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The steamy, sweltering summers of Wisconsin's dairy district stimulate the cows to slake their thirst. Farmer John pipes clear cold water into a set of N (3 <= N <= 99999; N odd) branching pipes conveniently numbered 1..N from a pump located at the barn. As the water flows through the pipes, the summer heat warms it. Bessie wants to find the coldest water so she can enjoy the weather more than any other cow.
She has mapped the entire set of branching pipes and noted that they form a tree with its root at the farm and furthermore that every branch point has exactly two pipes exiting from it. Surprisingly, every pipe is exactly one unit in length; of course, all N pipes connect up in one way or another to the pipe-tree.
Given the map of all the pipe connections, make a list of the distance from the barn for every branching point and endpoint. Bessie will use the list to find the very coldest water.
The endpoint of a pipe, which might enter a branching point or might be a spigot, is named by the pipe's number. The map contains C (1 <= C <= N) connections, each of which specifies three integers: the endpoint E_i (1 <= E_i <= N) of a pipe and two branching pipes B1_i and B2_i (2 <= B1_i <= N; 2 <= B2_i <= N). Pipe number 1 connects to the barn; the distance from its endpoint to the barn is 1.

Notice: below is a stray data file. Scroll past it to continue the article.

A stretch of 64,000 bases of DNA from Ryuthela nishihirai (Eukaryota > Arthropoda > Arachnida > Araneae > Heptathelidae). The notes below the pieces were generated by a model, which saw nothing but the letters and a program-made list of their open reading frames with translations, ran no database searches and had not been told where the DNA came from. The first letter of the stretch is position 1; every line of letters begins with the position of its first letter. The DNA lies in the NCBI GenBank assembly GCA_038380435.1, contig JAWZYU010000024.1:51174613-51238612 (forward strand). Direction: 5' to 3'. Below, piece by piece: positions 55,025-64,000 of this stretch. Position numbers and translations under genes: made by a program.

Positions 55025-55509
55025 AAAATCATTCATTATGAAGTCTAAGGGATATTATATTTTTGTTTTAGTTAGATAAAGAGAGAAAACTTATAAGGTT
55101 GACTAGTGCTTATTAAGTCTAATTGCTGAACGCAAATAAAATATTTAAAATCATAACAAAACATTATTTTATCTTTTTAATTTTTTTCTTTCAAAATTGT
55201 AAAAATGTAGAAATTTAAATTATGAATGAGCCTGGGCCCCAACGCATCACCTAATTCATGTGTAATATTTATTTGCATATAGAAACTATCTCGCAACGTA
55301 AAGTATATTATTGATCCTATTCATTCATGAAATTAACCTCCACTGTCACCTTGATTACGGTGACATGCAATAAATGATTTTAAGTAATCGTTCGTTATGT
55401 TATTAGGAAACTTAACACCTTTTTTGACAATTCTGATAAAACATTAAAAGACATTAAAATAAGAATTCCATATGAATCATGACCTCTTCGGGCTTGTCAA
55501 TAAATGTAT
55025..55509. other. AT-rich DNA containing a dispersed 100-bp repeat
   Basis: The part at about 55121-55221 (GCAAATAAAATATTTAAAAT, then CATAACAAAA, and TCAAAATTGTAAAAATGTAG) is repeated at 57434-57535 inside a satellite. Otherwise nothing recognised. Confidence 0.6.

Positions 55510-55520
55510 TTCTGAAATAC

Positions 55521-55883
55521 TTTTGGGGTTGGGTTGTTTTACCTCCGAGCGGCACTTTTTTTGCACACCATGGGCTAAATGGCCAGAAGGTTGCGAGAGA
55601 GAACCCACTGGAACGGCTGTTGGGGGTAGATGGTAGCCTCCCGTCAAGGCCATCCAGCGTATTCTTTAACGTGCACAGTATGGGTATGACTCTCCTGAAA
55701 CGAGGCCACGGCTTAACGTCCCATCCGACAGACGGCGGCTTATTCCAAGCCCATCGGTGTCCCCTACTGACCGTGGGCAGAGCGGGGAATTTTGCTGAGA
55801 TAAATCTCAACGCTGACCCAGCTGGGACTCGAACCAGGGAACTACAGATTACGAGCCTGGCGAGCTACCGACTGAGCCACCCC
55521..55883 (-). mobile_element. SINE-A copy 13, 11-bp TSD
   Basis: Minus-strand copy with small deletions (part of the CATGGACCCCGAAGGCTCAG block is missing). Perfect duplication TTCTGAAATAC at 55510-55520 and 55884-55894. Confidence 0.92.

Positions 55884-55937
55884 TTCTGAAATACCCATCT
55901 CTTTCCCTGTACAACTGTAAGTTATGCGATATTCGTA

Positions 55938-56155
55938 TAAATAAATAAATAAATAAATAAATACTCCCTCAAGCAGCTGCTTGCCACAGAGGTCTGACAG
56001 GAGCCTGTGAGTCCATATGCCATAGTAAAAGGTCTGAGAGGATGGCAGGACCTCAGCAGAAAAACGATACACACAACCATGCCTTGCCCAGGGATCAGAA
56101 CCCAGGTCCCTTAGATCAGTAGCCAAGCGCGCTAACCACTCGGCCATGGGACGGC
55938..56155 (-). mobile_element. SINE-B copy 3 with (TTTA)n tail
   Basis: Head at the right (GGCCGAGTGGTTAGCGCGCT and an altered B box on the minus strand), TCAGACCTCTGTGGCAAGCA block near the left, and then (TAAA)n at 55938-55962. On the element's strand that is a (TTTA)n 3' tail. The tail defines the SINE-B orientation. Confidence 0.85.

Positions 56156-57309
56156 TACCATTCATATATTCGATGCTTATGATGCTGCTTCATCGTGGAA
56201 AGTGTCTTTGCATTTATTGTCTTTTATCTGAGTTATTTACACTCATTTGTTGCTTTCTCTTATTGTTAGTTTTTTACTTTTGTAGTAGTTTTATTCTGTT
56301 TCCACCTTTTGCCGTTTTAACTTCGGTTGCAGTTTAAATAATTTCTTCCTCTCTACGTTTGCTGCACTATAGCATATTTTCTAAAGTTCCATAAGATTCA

5 2 3 5 4 1 2 3
1 2 2 3 3
The input above describes this pipe map:
+------+ | Barn | +------+ | 1 * 2 / \ 3 * 4 / \ 5
Pipe 1 is always distance 1 from the barn. Pipes 2 and 3 connect directly to pipe 1 and thus are distance 2 from the barn. Pipes 4 and 5, which connect to pipe 3, are distance 3 from the barn.